Mike Hamel: You might be shocked to find the number of things that are still like they were even some grease pencils and acetate.

Tom Temin: Wow. So data came out of this, then that they have to have some kind of a new, I guess, paradigm for managing data. What else? What are some of the other challenges?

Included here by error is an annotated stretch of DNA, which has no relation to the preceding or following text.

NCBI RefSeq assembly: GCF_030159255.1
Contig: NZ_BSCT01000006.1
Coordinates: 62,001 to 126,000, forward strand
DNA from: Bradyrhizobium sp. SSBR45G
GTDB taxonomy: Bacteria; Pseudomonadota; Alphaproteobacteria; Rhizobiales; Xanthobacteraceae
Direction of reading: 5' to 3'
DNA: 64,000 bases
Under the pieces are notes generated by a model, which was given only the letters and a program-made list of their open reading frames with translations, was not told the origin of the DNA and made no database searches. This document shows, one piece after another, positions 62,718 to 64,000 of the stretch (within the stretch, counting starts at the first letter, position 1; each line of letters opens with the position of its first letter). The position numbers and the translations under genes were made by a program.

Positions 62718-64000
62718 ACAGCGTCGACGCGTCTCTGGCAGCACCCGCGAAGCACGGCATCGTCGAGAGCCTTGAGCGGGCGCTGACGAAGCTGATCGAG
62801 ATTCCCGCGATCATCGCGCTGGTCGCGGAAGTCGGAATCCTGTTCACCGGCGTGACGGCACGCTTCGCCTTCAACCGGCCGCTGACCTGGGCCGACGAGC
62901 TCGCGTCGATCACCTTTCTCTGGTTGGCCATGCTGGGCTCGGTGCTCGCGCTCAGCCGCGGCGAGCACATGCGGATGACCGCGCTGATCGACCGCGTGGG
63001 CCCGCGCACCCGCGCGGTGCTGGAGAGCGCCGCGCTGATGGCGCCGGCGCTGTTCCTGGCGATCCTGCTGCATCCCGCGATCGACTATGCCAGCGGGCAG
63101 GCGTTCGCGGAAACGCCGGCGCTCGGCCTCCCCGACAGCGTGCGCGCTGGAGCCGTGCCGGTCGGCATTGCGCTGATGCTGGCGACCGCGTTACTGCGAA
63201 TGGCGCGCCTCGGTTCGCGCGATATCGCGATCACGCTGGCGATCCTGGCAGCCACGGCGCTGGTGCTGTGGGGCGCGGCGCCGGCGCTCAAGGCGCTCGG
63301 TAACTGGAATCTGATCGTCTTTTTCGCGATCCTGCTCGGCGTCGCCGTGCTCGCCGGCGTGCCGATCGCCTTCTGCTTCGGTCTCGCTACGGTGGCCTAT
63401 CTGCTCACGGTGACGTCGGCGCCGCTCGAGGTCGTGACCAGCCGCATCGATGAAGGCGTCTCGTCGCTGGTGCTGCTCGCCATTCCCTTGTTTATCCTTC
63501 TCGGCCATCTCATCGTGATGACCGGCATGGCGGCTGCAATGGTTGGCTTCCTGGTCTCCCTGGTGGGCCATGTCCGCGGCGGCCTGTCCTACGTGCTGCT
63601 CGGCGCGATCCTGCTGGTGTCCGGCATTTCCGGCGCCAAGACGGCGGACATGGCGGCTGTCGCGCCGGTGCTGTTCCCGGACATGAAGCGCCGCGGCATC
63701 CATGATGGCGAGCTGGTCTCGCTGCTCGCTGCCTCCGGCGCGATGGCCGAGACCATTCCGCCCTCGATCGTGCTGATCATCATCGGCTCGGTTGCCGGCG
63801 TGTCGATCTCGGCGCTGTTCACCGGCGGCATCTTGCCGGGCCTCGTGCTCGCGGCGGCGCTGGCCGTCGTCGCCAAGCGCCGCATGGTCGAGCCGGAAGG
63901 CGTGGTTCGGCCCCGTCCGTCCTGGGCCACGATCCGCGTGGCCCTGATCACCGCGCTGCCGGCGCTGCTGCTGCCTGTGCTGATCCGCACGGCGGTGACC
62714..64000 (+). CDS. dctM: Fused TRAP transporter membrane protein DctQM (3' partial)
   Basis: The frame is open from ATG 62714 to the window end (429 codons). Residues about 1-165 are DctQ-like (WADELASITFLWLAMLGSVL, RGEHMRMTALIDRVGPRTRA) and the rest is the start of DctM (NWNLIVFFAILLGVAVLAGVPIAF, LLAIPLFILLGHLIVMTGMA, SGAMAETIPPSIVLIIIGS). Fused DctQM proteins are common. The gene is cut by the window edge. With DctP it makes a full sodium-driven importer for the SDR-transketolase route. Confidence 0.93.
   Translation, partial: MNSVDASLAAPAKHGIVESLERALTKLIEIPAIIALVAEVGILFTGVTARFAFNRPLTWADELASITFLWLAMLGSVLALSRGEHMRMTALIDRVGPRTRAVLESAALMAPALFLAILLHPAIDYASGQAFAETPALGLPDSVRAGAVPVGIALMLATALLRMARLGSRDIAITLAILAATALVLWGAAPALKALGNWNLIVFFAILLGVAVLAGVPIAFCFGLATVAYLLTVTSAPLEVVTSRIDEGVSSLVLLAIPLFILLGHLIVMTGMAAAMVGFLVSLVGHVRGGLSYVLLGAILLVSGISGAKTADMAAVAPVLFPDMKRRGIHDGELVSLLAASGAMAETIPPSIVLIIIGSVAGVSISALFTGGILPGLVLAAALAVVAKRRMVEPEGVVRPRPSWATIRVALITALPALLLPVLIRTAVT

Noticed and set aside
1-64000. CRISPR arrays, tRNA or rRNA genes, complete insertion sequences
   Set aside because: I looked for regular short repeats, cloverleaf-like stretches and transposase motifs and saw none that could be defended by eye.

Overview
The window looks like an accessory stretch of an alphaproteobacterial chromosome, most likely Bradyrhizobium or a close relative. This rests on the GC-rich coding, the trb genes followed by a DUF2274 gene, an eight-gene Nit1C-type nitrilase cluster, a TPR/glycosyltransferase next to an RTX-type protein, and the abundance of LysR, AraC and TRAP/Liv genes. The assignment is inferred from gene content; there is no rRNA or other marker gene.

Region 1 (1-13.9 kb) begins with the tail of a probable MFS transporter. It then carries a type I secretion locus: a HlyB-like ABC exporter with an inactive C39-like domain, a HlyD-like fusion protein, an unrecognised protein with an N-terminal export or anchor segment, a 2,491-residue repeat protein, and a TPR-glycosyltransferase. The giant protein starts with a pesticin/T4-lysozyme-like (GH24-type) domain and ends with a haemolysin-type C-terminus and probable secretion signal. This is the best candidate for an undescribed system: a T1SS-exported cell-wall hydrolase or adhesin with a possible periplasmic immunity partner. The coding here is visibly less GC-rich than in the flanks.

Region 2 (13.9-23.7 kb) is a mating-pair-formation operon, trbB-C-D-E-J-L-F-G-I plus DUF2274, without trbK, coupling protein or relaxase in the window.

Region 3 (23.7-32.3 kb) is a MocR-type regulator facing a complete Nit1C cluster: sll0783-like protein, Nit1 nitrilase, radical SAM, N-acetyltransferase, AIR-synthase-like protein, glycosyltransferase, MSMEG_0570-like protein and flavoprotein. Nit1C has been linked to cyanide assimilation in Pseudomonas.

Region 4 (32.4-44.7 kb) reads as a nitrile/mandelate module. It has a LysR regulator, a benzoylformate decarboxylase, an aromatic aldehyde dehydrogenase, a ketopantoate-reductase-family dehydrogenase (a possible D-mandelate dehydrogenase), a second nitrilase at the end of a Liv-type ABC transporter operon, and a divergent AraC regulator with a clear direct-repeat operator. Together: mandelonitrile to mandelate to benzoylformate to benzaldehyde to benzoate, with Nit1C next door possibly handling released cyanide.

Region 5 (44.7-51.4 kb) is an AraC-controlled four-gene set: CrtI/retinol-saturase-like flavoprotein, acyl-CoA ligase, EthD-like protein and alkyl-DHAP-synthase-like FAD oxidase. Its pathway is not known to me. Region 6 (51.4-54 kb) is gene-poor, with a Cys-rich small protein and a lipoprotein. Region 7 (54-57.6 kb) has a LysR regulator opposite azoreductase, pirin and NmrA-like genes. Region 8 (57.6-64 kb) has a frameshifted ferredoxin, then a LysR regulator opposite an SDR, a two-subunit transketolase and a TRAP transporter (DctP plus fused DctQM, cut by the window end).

Mike Hamel: Well, what we observed in this is that first of all, a digital transformation as we talk to others in government, and we did reach out to other departments and agencies, as well as other large enterprises in the business world. And the first point is, this is really hard stuff. It is not just about the technology, there’s an abundance of technology, but it really is about how do you transform organizations and their culture. And in that, I think one of our observations, overall was that the Air Force, as many other federal agencies, is doing a really good job in many different respects. It’s hard things, though, when you’re trying to do this across an entire integrated enterprise that has data and applications that span the globe, and must be able to communicate and to operate with unity of effort. That’s really a key watchword in the military is how can you synchronize and to have everybody distributed across large geographic regions be able to operate and make decisions with the same common understanding. So that I think was one of the big pieces. It is a very daunting challenge to do a global kind of transformation for an organization that, quite frankly, has to respond to the threats and the operational imperatives of the day at the same time it’s planning for and investing in the kinds of capabilities that are going to be needed for the future. And frankly, information technology and capabilities are right at the forefront of how that modernization must occur not only in the Air Force, but also the other services.